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Different folks? It’s a good thing.
Different folks? It’s a good thing. / Getty Images/Fuse

Navigating relationships with your partner’s clan can be complicated but well worth it. “Each family is its own culture, one others don’t fully understand,” says Ruth Nemzoff, a resident scholar at Brandeis University’s Women’s Studies Research Center and expert on family dynamics. “In-laws can teach us new ways of looking at just about anything.” Some of the benefits of these family ties:

They're good for your health.

“Even if you’re not close with your in-laws, your lives are intertwined,” Nemzoff says — meaning they care what happens to you and often will cheer you on. Research consistently shows that having a solid support network gives your well-being a boost.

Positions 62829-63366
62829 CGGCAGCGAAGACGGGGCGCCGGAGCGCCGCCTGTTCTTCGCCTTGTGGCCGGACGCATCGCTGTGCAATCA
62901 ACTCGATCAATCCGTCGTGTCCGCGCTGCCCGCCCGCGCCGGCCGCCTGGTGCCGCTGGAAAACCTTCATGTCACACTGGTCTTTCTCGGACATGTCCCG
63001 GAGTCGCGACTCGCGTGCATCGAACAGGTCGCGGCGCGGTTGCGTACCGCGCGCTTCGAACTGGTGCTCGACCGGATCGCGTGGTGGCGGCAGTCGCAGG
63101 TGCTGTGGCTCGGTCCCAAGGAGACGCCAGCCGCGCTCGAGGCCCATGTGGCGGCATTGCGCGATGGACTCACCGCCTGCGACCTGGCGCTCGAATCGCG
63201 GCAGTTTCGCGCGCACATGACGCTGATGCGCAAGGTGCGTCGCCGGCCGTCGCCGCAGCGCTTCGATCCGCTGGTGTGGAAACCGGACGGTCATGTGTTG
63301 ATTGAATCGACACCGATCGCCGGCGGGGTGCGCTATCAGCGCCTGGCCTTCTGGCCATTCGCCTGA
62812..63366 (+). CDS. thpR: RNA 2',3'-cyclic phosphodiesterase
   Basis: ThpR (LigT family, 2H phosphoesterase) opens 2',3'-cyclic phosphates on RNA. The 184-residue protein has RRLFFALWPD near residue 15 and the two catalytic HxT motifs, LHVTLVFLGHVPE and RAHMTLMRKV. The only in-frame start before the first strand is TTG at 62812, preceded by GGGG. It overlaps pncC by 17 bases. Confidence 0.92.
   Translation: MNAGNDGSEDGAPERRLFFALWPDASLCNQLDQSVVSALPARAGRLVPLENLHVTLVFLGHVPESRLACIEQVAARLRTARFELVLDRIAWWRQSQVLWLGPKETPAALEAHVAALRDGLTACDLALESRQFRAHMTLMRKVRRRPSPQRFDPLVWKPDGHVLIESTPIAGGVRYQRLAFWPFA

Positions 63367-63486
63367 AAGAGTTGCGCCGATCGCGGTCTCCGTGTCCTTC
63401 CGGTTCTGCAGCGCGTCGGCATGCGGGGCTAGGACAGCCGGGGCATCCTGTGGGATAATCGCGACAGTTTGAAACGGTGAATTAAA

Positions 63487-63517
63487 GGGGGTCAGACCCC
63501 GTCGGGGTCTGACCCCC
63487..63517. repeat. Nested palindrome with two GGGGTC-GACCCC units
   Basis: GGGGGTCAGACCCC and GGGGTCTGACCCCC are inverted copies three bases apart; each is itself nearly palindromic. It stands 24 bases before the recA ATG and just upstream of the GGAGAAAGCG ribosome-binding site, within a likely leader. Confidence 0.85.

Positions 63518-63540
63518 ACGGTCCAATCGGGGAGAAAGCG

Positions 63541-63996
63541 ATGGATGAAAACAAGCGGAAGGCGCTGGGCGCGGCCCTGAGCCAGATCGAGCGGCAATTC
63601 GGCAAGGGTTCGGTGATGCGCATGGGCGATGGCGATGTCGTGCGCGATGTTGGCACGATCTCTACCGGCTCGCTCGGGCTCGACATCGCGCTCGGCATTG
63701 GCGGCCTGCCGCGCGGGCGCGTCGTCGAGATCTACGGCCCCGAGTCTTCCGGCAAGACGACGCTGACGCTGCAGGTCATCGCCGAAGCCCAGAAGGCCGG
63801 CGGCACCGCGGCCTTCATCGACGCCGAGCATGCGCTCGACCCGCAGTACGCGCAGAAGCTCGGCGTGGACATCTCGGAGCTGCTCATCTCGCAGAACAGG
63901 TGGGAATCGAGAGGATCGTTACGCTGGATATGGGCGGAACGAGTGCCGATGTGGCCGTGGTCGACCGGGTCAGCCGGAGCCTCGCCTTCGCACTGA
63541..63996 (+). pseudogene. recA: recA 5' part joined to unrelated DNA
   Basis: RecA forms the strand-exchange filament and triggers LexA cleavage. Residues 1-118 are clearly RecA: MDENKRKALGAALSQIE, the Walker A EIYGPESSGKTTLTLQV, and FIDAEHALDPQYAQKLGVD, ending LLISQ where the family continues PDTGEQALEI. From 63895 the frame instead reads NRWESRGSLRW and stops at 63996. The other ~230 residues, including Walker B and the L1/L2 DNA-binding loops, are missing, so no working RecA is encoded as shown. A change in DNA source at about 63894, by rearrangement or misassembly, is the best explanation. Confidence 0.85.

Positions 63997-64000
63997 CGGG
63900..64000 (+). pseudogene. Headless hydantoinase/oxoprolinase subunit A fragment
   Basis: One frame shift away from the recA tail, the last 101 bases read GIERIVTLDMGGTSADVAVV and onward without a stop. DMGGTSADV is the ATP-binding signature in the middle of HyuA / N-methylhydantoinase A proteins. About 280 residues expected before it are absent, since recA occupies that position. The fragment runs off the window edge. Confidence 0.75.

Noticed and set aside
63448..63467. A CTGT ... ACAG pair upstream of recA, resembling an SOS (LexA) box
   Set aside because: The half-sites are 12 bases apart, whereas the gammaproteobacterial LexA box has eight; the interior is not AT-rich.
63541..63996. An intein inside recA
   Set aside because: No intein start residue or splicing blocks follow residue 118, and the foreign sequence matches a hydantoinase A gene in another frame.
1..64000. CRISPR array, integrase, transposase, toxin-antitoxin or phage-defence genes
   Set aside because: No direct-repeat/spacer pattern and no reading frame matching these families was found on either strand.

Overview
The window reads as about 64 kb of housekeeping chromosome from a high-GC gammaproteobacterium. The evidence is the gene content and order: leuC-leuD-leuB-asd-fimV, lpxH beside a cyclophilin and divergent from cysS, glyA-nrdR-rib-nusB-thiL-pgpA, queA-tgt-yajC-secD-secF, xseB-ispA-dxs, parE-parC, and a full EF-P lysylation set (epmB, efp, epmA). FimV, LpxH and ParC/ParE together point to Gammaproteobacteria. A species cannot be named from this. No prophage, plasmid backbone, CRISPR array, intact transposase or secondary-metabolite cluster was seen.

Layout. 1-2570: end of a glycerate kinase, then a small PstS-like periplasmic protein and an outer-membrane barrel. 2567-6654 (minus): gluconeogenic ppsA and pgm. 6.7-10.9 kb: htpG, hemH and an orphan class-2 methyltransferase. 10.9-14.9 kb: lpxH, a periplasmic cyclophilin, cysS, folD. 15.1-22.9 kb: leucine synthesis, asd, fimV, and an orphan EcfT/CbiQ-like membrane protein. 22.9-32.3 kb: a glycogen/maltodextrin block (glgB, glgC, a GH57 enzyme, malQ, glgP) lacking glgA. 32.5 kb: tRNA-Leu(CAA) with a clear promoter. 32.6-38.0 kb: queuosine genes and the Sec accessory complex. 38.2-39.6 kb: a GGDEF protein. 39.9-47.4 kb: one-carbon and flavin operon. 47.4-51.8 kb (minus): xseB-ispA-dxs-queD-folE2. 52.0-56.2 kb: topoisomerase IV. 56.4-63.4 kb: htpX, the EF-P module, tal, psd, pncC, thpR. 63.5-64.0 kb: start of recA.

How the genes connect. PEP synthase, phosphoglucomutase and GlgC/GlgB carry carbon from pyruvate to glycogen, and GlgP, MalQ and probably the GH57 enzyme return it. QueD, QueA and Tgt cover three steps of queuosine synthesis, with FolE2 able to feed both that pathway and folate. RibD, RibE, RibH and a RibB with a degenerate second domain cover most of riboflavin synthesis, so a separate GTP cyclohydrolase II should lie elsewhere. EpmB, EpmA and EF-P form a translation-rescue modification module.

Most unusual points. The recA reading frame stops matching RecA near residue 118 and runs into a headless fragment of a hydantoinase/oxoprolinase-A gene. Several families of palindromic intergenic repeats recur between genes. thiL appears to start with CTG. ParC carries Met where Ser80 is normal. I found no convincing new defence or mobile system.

They are there in a pinch.

Need a place to stay in an emergency? Financial support in tough times? Help with child care? Your in-laws may be the most likely to help.

They keep kids steady.

Research shows that involved grandmothers tend to be a calming force in families with emotionally reactive preschoolers and can help ease tensions with preteens and teens.

They're not Mom and Dad.

“Because you have not survived years of disagreements, we often use better manners with in-laws,” Nemzoff says. You can use the wisdom gained through these more pleasant interactions when dealing with your folks.

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